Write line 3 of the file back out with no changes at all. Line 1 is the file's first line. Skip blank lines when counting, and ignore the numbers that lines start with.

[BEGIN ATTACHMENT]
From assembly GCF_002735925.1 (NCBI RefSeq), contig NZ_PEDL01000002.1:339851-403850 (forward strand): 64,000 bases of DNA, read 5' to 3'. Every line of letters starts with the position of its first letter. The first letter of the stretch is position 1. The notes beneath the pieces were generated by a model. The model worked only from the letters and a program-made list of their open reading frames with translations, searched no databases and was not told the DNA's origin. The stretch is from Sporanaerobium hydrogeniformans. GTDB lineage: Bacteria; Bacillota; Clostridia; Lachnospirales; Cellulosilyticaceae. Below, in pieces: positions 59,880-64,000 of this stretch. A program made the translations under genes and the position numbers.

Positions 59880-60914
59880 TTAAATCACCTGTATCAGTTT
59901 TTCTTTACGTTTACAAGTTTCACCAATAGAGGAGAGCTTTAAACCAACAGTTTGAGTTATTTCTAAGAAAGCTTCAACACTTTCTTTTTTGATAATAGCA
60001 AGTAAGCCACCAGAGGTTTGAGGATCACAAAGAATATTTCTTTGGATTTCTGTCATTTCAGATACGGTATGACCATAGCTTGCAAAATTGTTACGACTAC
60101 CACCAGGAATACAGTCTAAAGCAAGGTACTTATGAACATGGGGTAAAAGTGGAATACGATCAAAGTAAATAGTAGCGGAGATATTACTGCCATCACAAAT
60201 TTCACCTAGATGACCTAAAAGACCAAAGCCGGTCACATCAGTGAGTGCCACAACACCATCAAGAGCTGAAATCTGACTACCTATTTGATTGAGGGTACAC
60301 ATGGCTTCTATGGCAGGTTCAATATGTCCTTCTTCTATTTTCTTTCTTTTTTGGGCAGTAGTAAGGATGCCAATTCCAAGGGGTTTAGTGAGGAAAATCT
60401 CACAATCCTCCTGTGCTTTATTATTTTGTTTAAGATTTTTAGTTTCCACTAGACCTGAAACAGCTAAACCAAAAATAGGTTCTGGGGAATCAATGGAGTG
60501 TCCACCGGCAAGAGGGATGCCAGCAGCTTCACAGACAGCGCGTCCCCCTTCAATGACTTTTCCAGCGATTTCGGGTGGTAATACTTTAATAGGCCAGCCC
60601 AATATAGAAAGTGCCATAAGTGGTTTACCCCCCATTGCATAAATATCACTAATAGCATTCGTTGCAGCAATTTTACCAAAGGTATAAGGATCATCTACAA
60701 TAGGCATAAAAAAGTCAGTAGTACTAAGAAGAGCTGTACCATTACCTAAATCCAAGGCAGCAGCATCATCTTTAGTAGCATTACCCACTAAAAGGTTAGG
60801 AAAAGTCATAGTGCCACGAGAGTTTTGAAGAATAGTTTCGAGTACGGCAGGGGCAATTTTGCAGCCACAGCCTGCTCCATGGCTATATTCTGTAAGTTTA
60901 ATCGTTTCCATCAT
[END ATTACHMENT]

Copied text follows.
59880 TTAAATCACCTGTATCAGTTT